To M. Maeterlinck, as both his plays and essays affirm, tragedy to-day is of necessity of a different cast from the tragedy of the past. Speaking of his art, Ibsen once significantly said: "We are no longer living in the time of Shakespeare.' However he may have carried his theory out, at least Gerhart Hauptmann has said: "Action upon the stage will, I think, give way to the analysis of character and to the exhaustive consideration of the motives which prompt men to act. Passion does not move at such headlong speed as in Shakespeare's day, so that we present not the actions themselves, but the psychological states which cause them." Maeterlinck believes that the bold bloodshed and gaudy theatricism of the conventional drama of the past must be replaced by psychic suggestion and the silent conflicts of the soul in this modern day of analysis and introspection. The "character in action" of a Shakespeare will be superseded by the inverted "action in character" of a Maeterlinck. Or, to be more precise, life reveals its meaning to us only in static moments, in the passive intervals of our life. “It is no longer a violent, exceptional moment of life that passes before our eyes—it is life itself. Thousands and thousands of laws there are, mightier and more venerable than those of passion. . . . It is only in the twilight that they can be seen and heard, in the meditation that comes to us at the tranquil moments of life."
Maeterlinck's ideal mood is static: he would relegate the dynamic, the violent, to the ages of whose life it was the counterpart. He protests against this false anachronism which dominates the stage to such an extent that dramatic art dates back as many years as the art of sculpture. He cites modern examples of the art of painting to prove that Marius triumphing over the Cimbrians, or the assassination of the Duke of Guise is no longer the type. The drama is no longer dependent upon the exhibition of violent
convulsions of life: "Does the soul flower only on nights of storm?" It is only when man is at rest that we have time to observe him. "To me, Othello does not appear to live the august daily life of Hamlet, who has time to live, inasmuch as he does not act. Othello is admirably jealous. But is it not perhaps an ancient error to imagine that it is at the moments when this passion, or others of equal violence, possess us, that we live our true lives? I have grown to believe that an old man, seated in his arm-chair, waiting patiently, with his lamp beside him, giving unconscious ear to all the eternal laws that reign about his house, interpreting, without comprehending, the silence of doors and windows and the quivering voice of the light, submitting with bent head to the presence of his soul and his destiny-an old man who is conscious not that all the powers of this world, like so many heedful servants, are mingling and keeping vigil in his room, who suspects not that the very sun itself is supporting in space the little table against which he leans, or that every star in heaven and every fiber of the soul are directly concerned in the movement of an eyelid that closes or a thought that springs to birth, -I have grown to believe that he, motionless as he is, does yet live in reality a deeper, more human, and more universal life than the lover who strangles his mistress, the captain who conquers in battle, or 'the husband who avenges his honor.'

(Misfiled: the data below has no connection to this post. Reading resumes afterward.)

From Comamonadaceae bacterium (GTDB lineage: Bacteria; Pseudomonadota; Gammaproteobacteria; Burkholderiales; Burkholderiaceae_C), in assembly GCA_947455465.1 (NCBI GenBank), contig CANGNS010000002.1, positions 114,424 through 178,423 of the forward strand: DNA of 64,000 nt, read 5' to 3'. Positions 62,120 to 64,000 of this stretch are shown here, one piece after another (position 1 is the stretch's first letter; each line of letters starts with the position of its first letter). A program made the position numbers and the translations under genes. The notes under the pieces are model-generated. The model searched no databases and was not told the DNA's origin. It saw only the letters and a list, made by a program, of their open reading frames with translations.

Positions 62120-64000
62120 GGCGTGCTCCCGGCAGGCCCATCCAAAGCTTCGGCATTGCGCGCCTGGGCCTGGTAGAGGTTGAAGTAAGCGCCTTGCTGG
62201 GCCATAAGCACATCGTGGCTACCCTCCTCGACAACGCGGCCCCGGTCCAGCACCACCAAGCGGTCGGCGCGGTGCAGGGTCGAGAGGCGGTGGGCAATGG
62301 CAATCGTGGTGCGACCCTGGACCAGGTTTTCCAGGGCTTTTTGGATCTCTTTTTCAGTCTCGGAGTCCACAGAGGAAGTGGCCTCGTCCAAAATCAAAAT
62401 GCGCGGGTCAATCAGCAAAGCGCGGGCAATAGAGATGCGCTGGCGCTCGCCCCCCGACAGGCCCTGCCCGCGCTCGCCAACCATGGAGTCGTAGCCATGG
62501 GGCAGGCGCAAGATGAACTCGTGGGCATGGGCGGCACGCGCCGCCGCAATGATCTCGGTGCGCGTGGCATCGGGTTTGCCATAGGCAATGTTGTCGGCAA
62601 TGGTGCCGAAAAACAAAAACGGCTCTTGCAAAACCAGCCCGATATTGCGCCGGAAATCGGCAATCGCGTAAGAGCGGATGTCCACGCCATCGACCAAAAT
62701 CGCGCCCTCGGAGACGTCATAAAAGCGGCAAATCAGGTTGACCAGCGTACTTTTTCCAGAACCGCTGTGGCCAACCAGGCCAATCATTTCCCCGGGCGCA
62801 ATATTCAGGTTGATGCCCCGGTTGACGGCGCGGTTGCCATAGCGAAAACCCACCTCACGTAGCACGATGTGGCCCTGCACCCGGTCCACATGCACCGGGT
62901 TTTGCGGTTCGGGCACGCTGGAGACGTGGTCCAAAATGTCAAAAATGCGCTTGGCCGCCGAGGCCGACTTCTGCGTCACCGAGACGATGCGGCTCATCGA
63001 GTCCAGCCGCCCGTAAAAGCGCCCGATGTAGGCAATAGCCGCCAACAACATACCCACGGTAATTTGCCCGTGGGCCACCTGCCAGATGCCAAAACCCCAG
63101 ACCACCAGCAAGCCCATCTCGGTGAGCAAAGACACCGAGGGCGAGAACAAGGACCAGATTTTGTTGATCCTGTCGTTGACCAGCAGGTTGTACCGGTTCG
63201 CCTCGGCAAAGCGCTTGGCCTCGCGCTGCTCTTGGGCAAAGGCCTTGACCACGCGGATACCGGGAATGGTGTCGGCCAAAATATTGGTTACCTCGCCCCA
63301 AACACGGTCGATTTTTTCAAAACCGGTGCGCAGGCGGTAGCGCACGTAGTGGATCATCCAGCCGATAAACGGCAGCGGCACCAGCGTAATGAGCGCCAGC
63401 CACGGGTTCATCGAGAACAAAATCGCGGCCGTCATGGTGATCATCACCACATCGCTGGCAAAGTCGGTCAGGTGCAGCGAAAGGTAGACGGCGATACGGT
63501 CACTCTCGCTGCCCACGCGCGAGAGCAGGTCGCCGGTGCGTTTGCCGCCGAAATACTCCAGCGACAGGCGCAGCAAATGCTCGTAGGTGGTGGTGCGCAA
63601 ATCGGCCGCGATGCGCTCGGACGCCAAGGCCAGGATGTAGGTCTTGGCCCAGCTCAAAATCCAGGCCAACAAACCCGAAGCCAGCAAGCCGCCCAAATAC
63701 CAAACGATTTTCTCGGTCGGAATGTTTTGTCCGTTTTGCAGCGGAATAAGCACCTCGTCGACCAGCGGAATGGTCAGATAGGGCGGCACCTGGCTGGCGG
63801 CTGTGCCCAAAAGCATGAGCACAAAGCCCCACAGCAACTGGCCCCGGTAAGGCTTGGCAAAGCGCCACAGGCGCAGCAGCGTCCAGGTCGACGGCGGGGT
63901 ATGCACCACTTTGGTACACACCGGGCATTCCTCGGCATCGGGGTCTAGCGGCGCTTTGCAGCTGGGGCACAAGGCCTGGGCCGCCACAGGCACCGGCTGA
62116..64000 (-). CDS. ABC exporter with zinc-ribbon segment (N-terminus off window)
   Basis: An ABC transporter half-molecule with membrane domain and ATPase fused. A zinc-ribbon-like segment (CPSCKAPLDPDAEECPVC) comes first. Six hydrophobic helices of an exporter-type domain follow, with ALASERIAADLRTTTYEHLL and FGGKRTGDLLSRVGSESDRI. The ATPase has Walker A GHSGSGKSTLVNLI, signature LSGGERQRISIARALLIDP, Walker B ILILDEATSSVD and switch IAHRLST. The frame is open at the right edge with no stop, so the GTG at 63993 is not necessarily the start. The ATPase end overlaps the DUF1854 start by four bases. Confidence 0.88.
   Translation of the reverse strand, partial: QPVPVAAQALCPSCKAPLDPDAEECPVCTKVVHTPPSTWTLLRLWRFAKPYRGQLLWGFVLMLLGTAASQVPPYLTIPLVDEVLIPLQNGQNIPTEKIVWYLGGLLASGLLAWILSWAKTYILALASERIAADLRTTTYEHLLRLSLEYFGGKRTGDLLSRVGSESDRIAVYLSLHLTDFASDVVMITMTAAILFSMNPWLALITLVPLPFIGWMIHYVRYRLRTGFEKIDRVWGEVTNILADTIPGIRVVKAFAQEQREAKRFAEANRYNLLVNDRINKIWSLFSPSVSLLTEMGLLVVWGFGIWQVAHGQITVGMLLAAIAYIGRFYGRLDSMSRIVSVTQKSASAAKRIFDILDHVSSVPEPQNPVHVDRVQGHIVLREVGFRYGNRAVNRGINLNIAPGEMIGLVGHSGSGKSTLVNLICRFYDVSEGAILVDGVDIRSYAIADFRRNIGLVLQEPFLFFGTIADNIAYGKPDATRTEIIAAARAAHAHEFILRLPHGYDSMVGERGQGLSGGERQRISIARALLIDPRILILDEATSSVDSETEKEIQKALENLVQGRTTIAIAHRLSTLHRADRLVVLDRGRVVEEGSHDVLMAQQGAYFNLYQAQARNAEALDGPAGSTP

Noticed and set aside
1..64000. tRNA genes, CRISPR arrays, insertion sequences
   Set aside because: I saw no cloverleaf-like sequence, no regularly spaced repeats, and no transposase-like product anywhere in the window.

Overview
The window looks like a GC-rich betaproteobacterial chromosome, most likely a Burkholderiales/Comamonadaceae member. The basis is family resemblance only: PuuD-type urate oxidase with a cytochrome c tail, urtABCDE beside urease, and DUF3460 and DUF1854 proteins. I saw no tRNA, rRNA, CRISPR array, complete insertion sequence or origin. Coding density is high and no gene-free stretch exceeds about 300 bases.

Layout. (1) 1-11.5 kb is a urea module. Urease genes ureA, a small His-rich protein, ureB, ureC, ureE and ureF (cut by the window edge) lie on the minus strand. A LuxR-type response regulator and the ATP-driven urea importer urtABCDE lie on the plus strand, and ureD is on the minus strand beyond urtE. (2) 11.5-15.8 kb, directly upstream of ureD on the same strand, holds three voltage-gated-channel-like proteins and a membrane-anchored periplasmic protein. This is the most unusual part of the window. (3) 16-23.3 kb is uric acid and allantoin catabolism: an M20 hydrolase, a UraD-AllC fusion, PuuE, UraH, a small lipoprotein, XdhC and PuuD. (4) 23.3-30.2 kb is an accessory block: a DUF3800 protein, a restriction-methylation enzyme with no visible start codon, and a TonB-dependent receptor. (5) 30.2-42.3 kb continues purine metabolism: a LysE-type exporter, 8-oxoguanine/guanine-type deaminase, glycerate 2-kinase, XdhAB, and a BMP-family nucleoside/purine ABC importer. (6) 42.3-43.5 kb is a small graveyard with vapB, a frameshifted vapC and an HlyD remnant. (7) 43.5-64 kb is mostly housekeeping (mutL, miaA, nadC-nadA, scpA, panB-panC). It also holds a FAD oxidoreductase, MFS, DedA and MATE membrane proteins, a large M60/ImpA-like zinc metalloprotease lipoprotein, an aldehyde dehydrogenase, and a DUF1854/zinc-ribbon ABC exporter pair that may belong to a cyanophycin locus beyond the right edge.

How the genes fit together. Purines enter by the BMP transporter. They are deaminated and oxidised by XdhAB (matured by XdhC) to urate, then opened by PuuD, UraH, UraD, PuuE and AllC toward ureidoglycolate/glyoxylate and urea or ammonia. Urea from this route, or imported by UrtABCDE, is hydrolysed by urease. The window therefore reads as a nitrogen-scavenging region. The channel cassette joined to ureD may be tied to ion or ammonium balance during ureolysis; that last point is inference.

M. Maeterlinck's hope for the drama lies in the paralysis of material action and insistence upon the methods of the static theater he proposes: only thus will it be possible to penetrate deeply into human consciousness. His first little plays strange reflections of unusual états d'ameare couched in the language of children and octogenarians; the dialogue spoken is symptomatic of the simplicity of infancy or senescence. If his characters have no dominant will or great purpose prompting their actions, but are quiescent, absent-minded, non-resistant,-all the more for this reason do they seem in close
touch, almost in communion, with another world. Such stuff as dreams are made of, they stand with arms outstretched towards the ambient immensities, the infinite mysteries of life and time. In permeating these dramas with mysticism, Maeterlinck has made an original contribution to our time. A mystic may be imperfectly defined as one who seeks to realize the hidden, unspoken mysteries of life, to tear aside the veil between the seen and the unseen, to bring mankind into close communion with the supernatural, to cross the frontiers of the unknowable. He would realize in his own person the inscrutable workings of Deity, he would lay strong hands upon the very passport of the soul. M. Maeterlinck has sought to embody and vitalize his philosophy of mysticism in dramatic form. It is not so much what his characters do as what they feel; he is not dealing with the glorious freedom of the individual to fashion his own life, but with the undercurrent of fate that penetrates the regions of his inner consciousness, directing and controlling the frail bark of human life. Delicate studies of psychic states, of atmospheric, impalpable yet decisively active agencies impressing themselves upon the human soul, of death as an almost personal influence in its collision with humanity-all these things are the revelation of Maeterlinck, the mystic.